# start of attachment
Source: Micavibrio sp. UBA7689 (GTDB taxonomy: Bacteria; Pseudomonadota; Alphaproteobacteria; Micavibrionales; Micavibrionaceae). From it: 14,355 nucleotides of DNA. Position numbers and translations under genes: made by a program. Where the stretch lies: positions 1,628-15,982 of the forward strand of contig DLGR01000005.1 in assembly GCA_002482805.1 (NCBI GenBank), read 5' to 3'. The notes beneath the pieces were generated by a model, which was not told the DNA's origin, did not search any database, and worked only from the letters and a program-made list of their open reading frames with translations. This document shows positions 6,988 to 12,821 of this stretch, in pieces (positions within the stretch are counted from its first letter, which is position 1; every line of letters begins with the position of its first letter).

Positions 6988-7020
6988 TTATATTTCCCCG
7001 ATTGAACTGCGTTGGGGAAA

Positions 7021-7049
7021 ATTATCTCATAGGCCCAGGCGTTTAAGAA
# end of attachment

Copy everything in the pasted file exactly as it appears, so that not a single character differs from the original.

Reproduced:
Source: Micavibrio sp. UBA7689 (GTDB taxonomy: Bacteria; Pseudomonadota; Alphaproteobacteria; Micavibrionales; Micavibrionaceae). From it: 14,355 nucleotides of DNA. Position numbers and translations under genes: made by a program. Where the stretch lies: positions 1,628-15,982 of the forward strand of contig DLGR01000005.1 in assembly GCA_002482805.1 (NCBI GenBank), read 5' to 3'. The notes beneath the pieces were generated by a model, which was not told the DNA's origin, did not search any database, and worked only from the letters and a program-made list of their open reading frames with translations. This document shows positions 6,988 to 12,821 of this stretch, in pieces (positions within the stretch are counted from its first letter, which is position 1; every line of letters begins with the position of its first letter).

Positions 6988-7020
6988 TTATATTTCCCCG
7001 ATTGAACTGCGTTGGGGAAA

Positions 7021-7049
7021 ATTATCTCATAGGCCCAGGCGTTTAAGAA